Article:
Charity and Warmachine

Yesterday, I wrote a post about how life threw me a bit of a curveball that really challenged my mental state, and alluded to a new project that I am working on organizing.

The project isn’t ready to be unveiled yet, but I did need to recognize another member of the Warmachine community, known as Paul E Wog on Facebook.

Paul heard about the accident with my army and he reached out to Roy at Thunderground and organized to leave me a gift to assist in repairing the damage.

Paul’s generosity was the catalyst that lead me to want to do something greater for the community.

Disaster turns positive

A few weeks back, I was all set to attend a local Warmachine Tournament (better known as a Steamroller at Thunderground, to the Warmachine community). I was very excited to get the opportunity to play several games in a day, against opponents I don’t regularly see. I was also very excited because I had a pair of lists that I was reasonably comfortable with how they *SHOULD* operate and how they fit into my personal style of playing.

Round one was a rough match. It was the first time I had played against Bradigus the Stonecarver, which is a pretty rough game all around to begin with…add on top of that, it was being piloted by Josh Richter, one of Canada’s representatives to the World Team Championships for Warmachine, I was frankly, nervous and intimidated. I made some huge mistakes during the game and in the end, I did learn some valuable lessons and Josh was great at telling me what I COULD have done to help my situation. I lost the game by running out of time on my deathclock (though, I only had my warlock left on the table and he had pretty much everything left).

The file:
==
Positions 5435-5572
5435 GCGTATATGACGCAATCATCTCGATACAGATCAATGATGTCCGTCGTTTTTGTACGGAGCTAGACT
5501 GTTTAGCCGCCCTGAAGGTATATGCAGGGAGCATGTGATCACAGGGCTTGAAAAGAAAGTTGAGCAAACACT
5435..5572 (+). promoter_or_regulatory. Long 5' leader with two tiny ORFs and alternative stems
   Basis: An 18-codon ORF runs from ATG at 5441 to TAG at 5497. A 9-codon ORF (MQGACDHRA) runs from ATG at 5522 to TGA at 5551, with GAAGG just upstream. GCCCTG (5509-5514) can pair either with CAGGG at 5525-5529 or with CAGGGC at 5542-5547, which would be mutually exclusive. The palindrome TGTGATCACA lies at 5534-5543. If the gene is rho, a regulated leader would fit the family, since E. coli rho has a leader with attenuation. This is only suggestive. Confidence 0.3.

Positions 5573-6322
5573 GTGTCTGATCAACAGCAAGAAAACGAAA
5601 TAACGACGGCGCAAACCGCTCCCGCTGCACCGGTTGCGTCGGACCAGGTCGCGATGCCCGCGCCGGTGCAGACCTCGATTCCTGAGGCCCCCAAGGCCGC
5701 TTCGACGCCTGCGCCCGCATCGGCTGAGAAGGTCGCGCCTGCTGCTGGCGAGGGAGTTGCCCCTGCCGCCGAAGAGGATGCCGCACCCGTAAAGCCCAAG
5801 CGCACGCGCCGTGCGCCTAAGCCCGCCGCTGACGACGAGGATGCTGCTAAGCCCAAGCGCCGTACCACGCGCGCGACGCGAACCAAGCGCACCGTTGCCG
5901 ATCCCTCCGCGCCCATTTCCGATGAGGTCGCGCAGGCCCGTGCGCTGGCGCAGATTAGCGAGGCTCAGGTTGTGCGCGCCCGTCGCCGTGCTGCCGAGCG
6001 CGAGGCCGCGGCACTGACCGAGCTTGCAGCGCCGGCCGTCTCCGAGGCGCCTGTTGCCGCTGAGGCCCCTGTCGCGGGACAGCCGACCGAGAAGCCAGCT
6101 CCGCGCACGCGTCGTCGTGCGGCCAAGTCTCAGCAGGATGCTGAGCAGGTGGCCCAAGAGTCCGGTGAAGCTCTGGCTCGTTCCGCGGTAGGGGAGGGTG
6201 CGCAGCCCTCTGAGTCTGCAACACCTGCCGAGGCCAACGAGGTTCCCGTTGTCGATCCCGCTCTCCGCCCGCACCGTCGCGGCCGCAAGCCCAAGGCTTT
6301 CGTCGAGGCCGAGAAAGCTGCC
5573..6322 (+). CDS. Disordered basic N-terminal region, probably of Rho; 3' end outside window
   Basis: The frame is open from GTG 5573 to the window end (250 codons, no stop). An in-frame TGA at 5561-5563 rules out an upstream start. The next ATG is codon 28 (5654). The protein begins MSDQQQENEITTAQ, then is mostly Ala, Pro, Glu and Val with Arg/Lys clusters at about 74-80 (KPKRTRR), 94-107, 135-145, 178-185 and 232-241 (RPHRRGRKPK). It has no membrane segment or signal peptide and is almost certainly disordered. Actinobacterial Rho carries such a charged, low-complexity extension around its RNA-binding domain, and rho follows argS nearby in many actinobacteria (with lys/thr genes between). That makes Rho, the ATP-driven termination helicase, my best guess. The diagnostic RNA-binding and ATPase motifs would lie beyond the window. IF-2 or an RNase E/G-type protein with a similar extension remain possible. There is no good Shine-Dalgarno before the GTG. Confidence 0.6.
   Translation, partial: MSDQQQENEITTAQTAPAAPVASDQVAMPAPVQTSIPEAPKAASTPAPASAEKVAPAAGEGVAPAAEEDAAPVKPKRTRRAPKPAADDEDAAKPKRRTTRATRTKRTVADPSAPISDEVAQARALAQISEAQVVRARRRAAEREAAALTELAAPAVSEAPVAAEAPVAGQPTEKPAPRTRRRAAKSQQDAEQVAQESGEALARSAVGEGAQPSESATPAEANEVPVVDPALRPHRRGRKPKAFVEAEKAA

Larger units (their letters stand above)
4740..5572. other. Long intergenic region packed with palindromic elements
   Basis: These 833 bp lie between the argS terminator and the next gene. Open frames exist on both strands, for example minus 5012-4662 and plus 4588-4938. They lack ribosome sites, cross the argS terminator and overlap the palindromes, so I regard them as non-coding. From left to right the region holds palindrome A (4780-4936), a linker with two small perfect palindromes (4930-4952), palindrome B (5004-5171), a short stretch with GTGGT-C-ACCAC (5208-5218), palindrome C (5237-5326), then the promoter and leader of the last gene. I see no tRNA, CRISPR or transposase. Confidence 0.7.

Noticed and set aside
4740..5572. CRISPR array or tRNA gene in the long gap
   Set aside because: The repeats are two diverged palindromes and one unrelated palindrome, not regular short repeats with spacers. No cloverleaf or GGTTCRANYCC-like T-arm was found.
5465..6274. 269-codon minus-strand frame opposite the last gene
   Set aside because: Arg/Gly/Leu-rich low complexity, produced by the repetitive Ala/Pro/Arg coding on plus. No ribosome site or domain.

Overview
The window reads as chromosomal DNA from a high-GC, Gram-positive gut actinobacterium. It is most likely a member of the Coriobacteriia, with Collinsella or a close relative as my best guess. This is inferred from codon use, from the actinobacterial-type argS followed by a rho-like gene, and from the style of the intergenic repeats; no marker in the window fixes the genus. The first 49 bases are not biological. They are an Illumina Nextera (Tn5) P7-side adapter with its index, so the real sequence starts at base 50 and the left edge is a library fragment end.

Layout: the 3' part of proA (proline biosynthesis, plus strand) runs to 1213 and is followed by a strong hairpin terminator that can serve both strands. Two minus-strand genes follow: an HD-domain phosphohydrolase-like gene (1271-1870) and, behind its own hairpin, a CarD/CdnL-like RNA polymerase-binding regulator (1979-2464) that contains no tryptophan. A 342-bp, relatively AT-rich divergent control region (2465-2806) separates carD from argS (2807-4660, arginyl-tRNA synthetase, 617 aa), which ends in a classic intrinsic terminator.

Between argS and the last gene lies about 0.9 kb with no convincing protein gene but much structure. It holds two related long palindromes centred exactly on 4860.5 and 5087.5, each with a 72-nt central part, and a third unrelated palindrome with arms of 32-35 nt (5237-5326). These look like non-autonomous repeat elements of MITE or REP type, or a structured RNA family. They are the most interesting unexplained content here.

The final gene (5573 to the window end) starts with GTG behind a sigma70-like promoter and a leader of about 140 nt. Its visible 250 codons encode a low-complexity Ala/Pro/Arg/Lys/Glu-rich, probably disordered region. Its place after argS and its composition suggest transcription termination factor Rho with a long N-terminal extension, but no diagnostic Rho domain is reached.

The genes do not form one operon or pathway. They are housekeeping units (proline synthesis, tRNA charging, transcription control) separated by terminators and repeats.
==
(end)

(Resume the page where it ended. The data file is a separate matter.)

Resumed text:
Not a big deal, I lost a game I wasn’t favored in against a world class player. Round 2 was coming up and I’d have the opportunity to redeem myself.

Except the day took a turn for the worst.

While moving my stuff to the table that I’d be playing round 2 in…my army tray fell out of my hand. Or was misbalanced on the table and fell. I don’t really know what happened other than I watched all of my painted models fall from a height of 3 feet or so and crash onto the hard floor of the store.

Panic.

Embarrassment.

Sadness.

Resolve.

These are roughly the emotions I felt in the span of 2 seconds.

I hit the floor and began to gather my broken army. Not really looking too closely at the damage, for, I didn’t REALLY want to know. But my day was DONE. Thankfully, there was an odd number of players at the event, so the player with the bye was able to step into my pairing and the event continued with a (relatively) short disruption. (At this point, I’d be completely rude to not mention Roy’s compassion and desire to help out during my cleanup – he definitely did his best to try and salvage my day!)

Now, after all of this preamble, I’m finally getting to the point, which, may not be clear to anyone but me at this stage, but…well, here it goes.

Painting my Warmachine models has become part of my self-care for helping me to decompress and manage my depression. It’s something that I talk about frequently with my therapist and she agrees that it’s been a very positive thing that I’ve focused energy into.

So. I’m looking at my army, which I’ve painted, an almost…physical representation of my mental health…in shambles on the floor. What do I do? Well, I already said I cleaned up, because I was in the way. I had to get stuff out of the way. Then, I told Roy that my day was done. There was no way, even if I could reassemble everything, that I’d have fun playing the rest of the day. So, without so much as an effort to safely pack my stuff away, I just piled it onto my tray and shoved it in my car.

Then I told myself not to cry. At least…not yet.